Fox, Turner And Viacom Team Up in TV Ad-Targeting Push

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The biggest barrier to audience targeting on TV has been marketers' inability to buy specific audience segments across rival networks -- rendering their precision-advertising campaigns laborious to assemble in a big way.

Fox Networks Group, Turner and Viacom are looking to change that by teaming up on a platform that would standardize audience targeting among the three.

Dubbed OpenAP, the platform allows for consistent matching between the TV network groups' audiences and the custom audience targets that advertisers built using their own data. That means an advertiser going after a very specific audience segment can apply that same segmentation across the three network groups, buying whatever programming will deliver those groups.

Fox Networks Group's portfoltio include Fox Broadcasting Company and FX; Tuner operates networks including Cartoon Network, CNN, TBS and TNT; and Viacom owns channels including Nickelodeon, Comedy Central and MTV.

Agencies and advertisers will be able to integrate OpenAP with their own planning systems, according to the companies. It will also include third-party verified guarantees.

But this isn't a transactional or programmatic platform, and no data will be shared between the three companies, said Donna Speciale, president-ad sales, Turner, adding that they will each negotiate deals separately.

"We have to have security walls between what clients do with each of us," said Sean Moran, head of ad sales, Viacom.

The marketplace has been skeptical about the individual data products being offered by network groups that allow them to more precisely target consumers. While each essentially do the same thing -- allow a brand to reach consumers with specific criteria, like households with an income over $100,000 and a car lease set to expire in six months -- each one does it in a different way.

Because each data product uses different technologies and sets of data, there's no way to buy targeted TV inventory across the industry. That has limited the adoption of such data products.

"Clients tell us all the time that if it was easier to buy across networks they would do more," said Joe Marchese, president-advanced advertising products, Fox Networks Group.

One network group missing from the consortium is NBC Universal, who earlier in the month announced it is looking to sell $1 billion of its inventory based on guarantees that are not traditional Nielsen age and sex demographics.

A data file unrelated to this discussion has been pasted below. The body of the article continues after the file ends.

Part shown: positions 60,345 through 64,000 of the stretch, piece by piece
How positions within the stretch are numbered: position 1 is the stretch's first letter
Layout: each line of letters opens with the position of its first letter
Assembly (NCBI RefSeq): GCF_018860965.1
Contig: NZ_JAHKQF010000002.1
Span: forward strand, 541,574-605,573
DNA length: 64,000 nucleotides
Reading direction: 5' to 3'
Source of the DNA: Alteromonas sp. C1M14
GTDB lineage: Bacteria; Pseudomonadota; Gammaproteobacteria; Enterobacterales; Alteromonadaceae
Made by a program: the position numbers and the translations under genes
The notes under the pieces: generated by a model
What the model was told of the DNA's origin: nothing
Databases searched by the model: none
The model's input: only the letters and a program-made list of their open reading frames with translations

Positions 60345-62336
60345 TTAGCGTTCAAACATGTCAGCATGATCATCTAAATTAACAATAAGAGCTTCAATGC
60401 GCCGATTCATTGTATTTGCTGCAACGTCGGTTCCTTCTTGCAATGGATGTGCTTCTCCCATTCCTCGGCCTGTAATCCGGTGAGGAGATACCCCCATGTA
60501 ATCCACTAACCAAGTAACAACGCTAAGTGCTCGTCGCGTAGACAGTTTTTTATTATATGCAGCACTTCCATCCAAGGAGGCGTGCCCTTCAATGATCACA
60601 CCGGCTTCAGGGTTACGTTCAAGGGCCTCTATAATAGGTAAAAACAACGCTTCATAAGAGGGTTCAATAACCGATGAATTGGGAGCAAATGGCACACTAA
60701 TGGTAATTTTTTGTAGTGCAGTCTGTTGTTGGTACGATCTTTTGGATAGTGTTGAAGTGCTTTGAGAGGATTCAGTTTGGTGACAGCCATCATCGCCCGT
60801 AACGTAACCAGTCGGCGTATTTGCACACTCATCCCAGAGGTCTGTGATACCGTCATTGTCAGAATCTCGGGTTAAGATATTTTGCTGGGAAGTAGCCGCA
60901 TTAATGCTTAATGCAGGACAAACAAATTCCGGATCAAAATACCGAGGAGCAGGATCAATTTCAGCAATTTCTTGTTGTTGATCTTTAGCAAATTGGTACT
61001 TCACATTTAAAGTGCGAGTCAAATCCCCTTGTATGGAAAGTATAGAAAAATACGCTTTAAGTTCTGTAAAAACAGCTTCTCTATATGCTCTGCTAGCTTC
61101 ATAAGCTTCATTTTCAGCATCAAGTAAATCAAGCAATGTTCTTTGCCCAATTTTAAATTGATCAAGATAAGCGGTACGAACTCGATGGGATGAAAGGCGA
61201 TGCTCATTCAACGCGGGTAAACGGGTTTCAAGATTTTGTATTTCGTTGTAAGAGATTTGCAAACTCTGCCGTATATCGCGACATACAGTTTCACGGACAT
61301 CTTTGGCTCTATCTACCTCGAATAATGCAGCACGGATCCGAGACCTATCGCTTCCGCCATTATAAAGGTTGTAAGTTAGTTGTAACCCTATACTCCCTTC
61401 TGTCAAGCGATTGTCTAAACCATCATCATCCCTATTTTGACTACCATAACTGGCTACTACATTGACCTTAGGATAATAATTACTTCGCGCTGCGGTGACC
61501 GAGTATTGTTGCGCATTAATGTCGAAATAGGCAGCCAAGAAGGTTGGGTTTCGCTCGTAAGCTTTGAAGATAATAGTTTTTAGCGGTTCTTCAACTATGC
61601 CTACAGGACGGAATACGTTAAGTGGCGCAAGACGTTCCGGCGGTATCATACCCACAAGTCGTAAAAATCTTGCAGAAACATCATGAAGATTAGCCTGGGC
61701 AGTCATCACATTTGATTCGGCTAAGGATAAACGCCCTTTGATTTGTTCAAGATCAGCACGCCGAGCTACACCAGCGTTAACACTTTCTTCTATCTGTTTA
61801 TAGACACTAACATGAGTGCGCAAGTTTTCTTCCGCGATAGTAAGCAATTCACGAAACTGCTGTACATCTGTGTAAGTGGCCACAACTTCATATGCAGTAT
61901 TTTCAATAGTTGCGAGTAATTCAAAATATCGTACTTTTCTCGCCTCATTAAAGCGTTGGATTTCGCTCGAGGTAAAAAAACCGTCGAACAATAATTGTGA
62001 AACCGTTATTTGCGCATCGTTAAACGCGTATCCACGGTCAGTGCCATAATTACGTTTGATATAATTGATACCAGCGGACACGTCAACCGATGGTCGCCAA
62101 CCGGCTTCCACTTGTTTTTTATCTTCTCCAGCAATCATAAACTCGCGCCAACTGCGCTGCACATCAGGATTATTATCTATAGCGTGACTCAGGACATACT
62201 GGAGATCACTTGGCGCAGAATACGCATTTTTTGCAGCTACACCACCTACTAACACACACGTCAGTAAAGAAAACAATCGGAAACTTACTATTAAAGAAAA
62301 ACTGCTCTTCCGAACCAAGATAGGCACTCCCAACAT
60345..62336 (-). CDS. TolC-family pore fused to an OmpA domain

NBCU has also been striking deals with publishers to work together to sell ads. Conde Nast joined NBCU and Vox's partnership earlier this month, which allows marketers to buy audiences across their combined digital properties.

"We are excited about it," said Mike Law, director-national activation, Dentsu Aegis Network. "We think one of the biggest challenge in the space has been the inability to find a consistent target across multiple platforms." While Mr. Law predicted that there will be some growing pains, he said the partnership should help make it easier to buy targeted audiences on a large scale.

The next step is being able to prove business results, Mr. Law said. "We need to be able to show clients we can drive incremental reach, app download," or whatever the objectives of the campaign are, he said.

The platform may not accelerate spending in audience buying meaningfully in the annual TV upfront market, Mr. Law added, but it is certainly a step in the right direction.

"It is a great step forward in my view," said David Cohen, U.S. president, Magna Global. "It allows us to standardize custom audiences across partners - buy against them and measure and post against them,

While another media buyer said the partnership does help move audience buying forward, it doesn't create "a single platform that all inventory and buyers can connect to and transact on."

"This serves to standardize some of the targeting and reporting of audience-based TV buying, which reduces the significance of the biggest pain points of this type of buying," the buyer said by email. "It is a step (and probably the right step) in the right direction. It's also very interesting that NBC has declined to participate. This allows the combined scale of Turner, Fox, and Viacom a competitor to rival that of NBC, at least with regard to consistency in the data, targeting, and reporting."

OpenAP is a step in making audience targeting widely applicable at once, simpler and more transparent, Ms. Speciale added.

It's rare to see executives from competing network groups sit in the same room together, let alone partner for business initiatives. But, Ms. Speciale said, "The only way we see audience targeting becoming scalable is if we come together."

It's also surely a move to better compete against digital ad products from the likes of Google and Facebook.

OpenAP will allow for the scale and efficiency of digital with the quality impressions TV delivers, Mr. Marchese said.

It will also help in networks' efforts to create a better commercial experience for consumers by delivering more relevant adds, Mr. Moran said.

And as more content begins to be delivered over the internet, OpenAP becomes the basis for audience buying one-to-one, said Mr. Marchese.

OpenAP will be open to other publishers, and Ms. Speciale is hopeful others will join. "The only way it is going to work is if we get a lot more on board," she said.

Turner, Fox and Viacom will provide further information on OpenAP at an event next month.

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